Sugar and GMO

If you are making an effort to avoid GMO (genetically modified organisms) foods, then it is very important to know the difference between CANE sugar and regular granulated white sugar.

As of 2008 in North America, virtually all sugar does not come from sugar cane, it comes from beets. Beets have a very high sugar content, are a crop that can be grown in the cold North (Minnesota, the Dakotas, Canada, and the Midwest, to name just a few), and are processed into granulated sugar. Beet sugar is usually a little less expensive because it's widely grown and readily available - not just grown in the tropical climate of Florida. It comes in the same 5lb and 4lb packages as cane sugar, and looks identical to granulated sugar made from sugar cane.

In the 2008 - 2009 planting year, however, the planting of beet crops took a dark and poisonous turn. Enter Monsanto, with GMO beet seeds and Roundup. Yes things have changed since I grew up, because sugar is no longer sugar. Just like with corn, the crops of the minority of farmers who stood up to Monsanto and chose NOT to plant GMO beet seed, are still polluted with GMO beets, because the crops are mixed during post-harvest storage and processing. Organic and GMO corn is mixed together in the silos (unless you buy certified organic corn); and the same is true of beets.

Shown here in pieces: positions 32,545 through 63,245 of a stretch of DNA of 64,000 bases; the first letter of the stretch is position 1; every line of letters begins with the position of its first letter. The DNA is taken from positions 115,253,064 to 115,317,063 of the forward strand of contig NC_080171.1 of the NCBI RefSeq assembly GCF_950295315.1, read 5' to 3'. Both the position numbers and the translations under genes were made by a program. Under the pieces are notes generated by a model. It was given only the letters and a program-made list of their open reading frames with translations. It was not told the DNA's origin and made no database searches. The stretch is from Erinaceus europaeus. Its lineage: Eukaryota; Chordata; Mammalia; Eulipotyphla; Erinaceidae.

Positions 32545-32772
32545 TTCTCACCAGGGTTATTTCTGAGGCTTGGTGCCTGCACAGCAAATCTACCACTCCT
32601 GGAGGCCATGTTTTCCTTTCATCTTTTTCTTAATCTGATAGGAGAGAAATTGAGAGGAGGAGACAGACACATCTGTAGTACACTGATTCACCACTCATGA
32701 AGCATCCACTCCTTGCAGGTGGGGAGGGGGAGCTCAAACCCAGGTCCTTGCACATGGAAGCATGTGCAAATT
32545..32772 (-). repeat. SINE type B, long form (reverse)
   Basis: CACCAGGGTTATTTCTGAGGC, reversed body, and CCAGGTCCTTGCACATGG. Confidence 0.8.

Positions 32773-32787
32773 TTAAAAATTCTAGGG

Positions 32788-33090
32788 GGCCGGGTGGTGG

Now all North American granulated sugar, except granulated CANE sugar, is polluted with GMOs, since 2008.

So "sugar", and "pure sugar", and "100% sugar", is not enough. It is important to read the label of your sugar, to verify if it is "CANE sugar". Which means it's not GMO beet sugar. Generic brands are never CANE sugar.

If you would like to reduce the amount of pesticides in your sugar and avoid GMO, buy CANE sugar that is also ORGANIC.


Source: Carol Faith Walkr

Susan Arruda